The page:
The Alliance to Save Energy Endorses the Regional Review of Urban Heating Policies, Reform and Restructuring Experiences and Recommendations for Europe and Eurasia
The transition from planned to market-based economies has saddled countries in the region with failing, oversized district heating systems, making the provision of heat a huge financial burden on society. The heating sector is the largest single user of fossil fuels in Europe and Eurasia, consuming as much as 45 percent of the total energy used in some countries, along with billions of dollars each year in emergency repairs to poorly-maintained systems. Despite the challenges that remain in this sector, many countries have managed to improve urban heating over the past two decades, thanks to investment projects and reforms introduced in collaboration with international development agencies and financiers.
The Alliance, with USAID support and selected experts, tried to define, analyze and present an integrated, comprehensive assessment of urban heating sector condition, policies and programs in the Europe & Eurasia (E&E) region. The assessment was developed with an expert advisory panel consisting of the region’s most prominent experts in heat policy reform. The assessment is meant to help donors and policymakers understand the key issues related to urban heating – now and into the future, and to factor those issues as appropriate into their respective policies, programs and strategies. The expanded audience for this assessment includes local governments, energy experts and project developers, non-governmental organizations (NGOs) and others who influence the development of the E&E region. Part I of the present document provides the regional, cross-country assessment of urban heating sector issues, policies, experiences and recommendations for reform and restructuring. Part II of this assessment presents a compendium of country papers providing an in-dept review of the above issues on a country level.
The findings of this research were presented in a policy workshop on “Urban Heating Reform in Europe and Eurasia: Experiences and Future Agenda” in being held in Kiev, Ukraine on March 27-28, 2007. The opinions, comments and suggestions expressed at this workshop were also reflected in the final version of the assessment.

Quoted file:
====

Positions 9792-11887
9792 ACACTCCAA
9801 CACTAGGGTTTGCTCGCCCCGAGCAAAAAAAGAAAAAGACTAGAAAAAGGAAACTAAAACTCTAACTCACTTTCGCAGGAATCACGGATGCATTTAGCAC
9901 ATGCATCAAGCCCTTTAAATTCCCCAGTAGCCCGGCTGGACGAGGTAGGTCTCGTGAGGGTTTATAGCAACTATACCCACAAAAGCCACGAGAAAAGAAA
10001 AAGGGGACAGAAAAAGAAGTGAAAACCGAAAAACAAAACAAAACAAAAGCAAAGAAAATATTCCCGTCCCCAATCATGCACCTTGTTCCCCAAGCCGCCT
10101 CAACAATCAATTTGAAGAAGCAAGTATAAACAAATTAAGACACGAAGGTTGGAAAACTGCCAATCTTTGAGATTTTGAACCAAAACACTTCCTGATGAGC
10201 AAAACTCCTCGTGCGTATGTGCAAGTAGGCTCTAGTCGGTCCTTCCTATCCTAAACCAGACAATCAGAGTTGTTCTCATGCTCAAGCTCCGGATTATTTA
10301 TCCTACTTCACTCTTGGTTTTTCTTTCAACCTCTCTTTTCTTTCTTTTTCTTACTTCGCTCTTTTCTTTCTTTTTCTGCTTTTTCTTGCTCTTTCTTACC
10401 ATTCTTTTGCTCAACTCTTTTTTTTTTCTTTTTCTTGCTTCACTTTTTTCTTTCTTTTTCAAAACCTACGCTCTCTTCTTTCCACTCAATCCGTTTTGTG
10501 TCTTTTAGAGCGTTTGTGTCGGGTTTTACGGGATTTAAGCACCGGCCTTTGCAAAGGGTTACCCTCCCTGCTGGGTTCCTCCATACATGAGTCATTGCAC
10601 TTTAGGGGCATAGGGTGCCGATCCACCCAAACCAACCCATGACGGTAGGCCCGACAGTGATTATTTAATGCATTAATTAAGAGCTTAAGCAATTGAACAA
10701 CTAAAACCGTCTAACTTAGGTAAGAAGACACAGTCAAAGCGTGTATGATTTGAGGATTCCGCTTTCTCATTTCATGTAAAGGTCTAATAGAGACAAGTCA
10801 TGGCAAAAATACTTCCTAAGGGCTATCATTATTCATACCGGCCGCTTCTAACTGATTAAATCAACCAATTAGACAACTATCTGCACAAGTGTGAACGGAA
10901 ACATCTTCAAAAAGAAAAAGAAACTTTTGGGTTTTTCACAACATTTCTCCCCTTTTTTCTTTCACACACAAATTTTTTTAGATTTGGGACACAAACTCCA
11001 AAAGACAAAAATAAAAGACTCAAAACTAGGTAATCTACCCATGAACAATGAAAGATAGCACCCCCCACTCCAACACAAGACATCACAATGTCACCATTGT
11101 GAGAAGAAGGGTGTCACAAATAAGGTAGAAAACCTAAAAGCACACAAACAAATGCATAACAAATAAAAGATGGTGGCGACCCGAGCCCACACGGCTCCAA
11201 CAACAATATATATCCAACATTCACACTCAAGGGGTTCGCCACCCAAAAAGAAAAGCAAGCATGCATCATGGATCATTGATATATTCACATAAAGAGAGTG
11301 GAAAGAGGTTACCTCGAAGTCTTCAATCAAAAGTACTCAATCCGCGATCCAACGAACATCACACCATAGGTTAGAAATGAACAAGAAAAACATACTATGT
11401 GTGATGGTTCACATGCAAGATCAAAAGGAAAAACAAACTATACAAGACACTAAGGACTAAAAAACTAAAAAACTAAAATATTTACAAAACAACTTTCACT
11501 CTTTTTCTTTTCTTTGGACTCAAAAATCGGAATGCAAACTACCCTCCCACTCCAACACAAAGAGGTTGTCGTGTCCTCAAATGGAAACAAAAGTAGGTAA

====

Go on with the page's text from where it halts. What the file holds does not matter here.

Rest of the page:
The assessment documents the latest, most up-to-date analysis of heating policies and trends in the urban heat arena, and offers recommendations for the region’s policymakers and their development partners. It draws extensively from local experiences, documenting and analyzing the relevant policy reforms and their influence on heat supply and end-use, and on consumers. It explores how urban heating has evolved in terms of heat price regulation, supplier-consumer relations, affordability and long-term market viability. The report further suggests ways for eliminating the barriers for continued reform, commercialization and development of the urban heating sector through improved energy planning and competition, pricing and regulations, market rules and legal framework, technical performance, finance and investment, training, capacity building and awareness, technical assistance, social safety nets, environmental regulations, service quality and customer orientation
The Russian and English versions of the Executive summary of the report and the full Regional Urban Heating Policy Review are available. The assessment was based on in-depth country reviews on this topic, which are available in the library section of the munee.org website.